The best way to describe the Pixel C is that it feels unfinished. Google has a clear vision for what tablet hardware should be, and how it should perform. But in creating what is arguably the most gorgeously designed tablet on the market, the search giant forgot to put good software on the thing.

For all of its power, functionality and convenience, the state of Android constantly reminded us that Google’s OS isn’t quite ready to compete with devices from Apple and Microsoft in the tablet space—at least not yet.

When the Pixel C was announced, it looked a lot like just another tablet for watching Netflix and playing Plants vs. Zombies. Google, however, had other ideas, instead aligning the device as one that could “do it all.” As in: work, play, fun, serious, productivity, etc., etc. Along with its optional full-size keyboard, which uses a magnetic hinge to stick to the Pixel C, the slate is going after the growing hybrid market, putting as much emphasis on laptop-like capabilities as it does traditional tablet uses.

It’s not just something you sit and stare at. The Pixel C has been designed to be the center of your life, whether you’re writing a report or showing off a presentation. And it handles those tasks well—when you’re focusing on one thing, and one thing only.

You may have already heard (or experienced yourself) that Android isn’t so great to use on a large screen, especially from a productivity standpoint. Android feels like a well-oiled, very optimized experience on mobile, and is great at being in your pocket for communication and whatever else it is you use your phone for. On a tablet, however, Android becomes incredibly limited.

Unlike what you can do in iOS, Android doesn’t feature any kind of productivity modes, which means you can’t run two apps side-by-side. That becomes a big annoyance and hindrance if you’re writing a paper and need to check on sources, or simple want to browse the Web and watch a YouTube video at the same time. Not to mention many Android apps don’t feel suited for the Pixel C’s 10.2-inch screen.

Google claims the Pixel C is capable doing it all, and while that’s technically true, for the work we do on a daily basis, the device simply isn’t good enough to suit our workflow. When you have to bounce between e-mail, Chrome, WordPress, TweetDeck, Slack, and more, getting a single task done can take forever because of how often you’ll be switching apps. It all depends on what your workflow is like. If you require multiple apps at once, the Pixel C makes you jump through a lot of hoops because of Android’s limitations.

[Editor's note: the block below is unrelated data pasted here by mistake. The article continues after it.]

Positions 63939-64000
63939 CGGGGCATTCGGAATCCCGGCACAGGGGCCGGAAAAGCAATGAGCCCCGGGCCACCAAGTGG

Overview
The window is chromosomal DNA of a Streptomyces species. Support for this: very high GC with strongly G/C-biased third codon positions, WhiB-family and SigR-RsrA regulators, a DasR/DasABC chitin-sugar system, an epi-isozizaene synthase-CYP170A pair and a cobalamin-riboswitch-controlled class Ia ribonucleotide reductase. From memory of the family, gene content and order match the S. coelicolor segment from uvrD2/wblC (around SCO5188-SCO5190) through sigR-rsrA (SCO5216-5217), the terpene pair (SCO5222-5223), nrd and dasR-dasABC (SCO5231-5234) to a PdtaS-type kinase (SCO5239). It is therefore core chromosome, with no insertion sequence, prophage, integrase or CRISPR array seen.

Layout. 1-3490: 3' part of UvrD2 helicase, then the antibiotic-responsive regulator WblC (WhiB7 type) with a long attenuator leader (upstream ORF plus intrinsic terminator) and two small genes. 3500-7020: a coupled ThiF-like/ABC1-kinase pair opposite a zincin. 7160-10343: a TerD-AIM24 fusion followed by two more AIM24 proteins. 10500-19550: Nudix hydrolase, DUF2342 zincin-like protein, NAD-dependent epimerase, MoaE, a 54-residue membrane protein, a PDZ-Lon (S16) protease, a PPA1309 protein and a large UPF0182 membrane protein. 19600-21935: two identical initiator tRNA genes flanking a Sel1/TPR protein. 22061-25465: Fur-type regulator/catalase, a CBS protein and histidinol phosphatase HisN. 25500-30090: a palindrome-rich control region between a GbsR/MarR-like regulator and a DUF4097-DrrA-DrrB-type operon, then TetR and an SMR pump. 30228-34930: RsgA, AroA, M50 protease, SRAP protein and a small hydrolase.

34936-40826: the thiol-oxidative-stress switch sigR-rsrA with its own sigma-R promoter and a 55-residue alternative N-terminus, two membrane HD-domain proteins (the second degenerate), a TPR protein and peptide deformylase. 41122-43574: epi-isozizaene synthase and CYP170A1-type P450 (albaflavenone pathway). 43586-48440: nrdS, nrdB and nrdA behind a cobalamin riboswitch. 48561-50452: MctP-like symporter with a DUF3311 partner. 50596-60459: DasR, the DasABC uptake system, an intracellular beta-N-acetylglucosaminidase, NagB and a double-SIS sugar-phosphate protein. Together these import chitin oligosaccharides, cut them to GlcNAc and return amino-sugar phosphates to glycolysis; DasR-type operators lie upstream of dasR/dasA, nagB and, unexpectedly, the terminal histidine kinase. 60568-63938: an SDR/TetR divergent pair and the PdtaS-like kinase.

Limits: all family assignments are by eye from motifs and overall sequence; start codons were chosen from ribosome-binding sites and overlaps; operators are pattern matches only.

The Pixel C isn’t all bad.

From a design standpoint, the device is a resounding success. Equipped with a 10.2-inch 2560 x 1800 display (√2 aspect ratio), Google’s tablet is among the more beautifully designed slates we’ve ever seen, with an all-aluminum build and stereo speakers that give it a premium feel. It’s a lot like the Chromebook Pixel—complete with a small light bar on the back to check the device’s battery—but shrunk down into the tablet form factor.

If you’re looking for an Android tablet to play games and browse the Web and watch Netflix, then, yeah, the Pixel C is great. We always expected it to excel in those tasks, and it does with aplomb. However, as a device to tackle the iPad Pro and even the Surface Pro, it has a long way to go. At $499 it has a pretty heft starting out price, and if you’re really serious about this being your main productivity machine, the Pixel C keyboard is an extra $149, bringing the total price to $650.

For that price, you can get a nice Chromebook, or even a decent Windows 10 laptop. Check out the video above to hear more of Jon’s thoughts on the Pixel C, and whether or not he believes the device is a buy or not.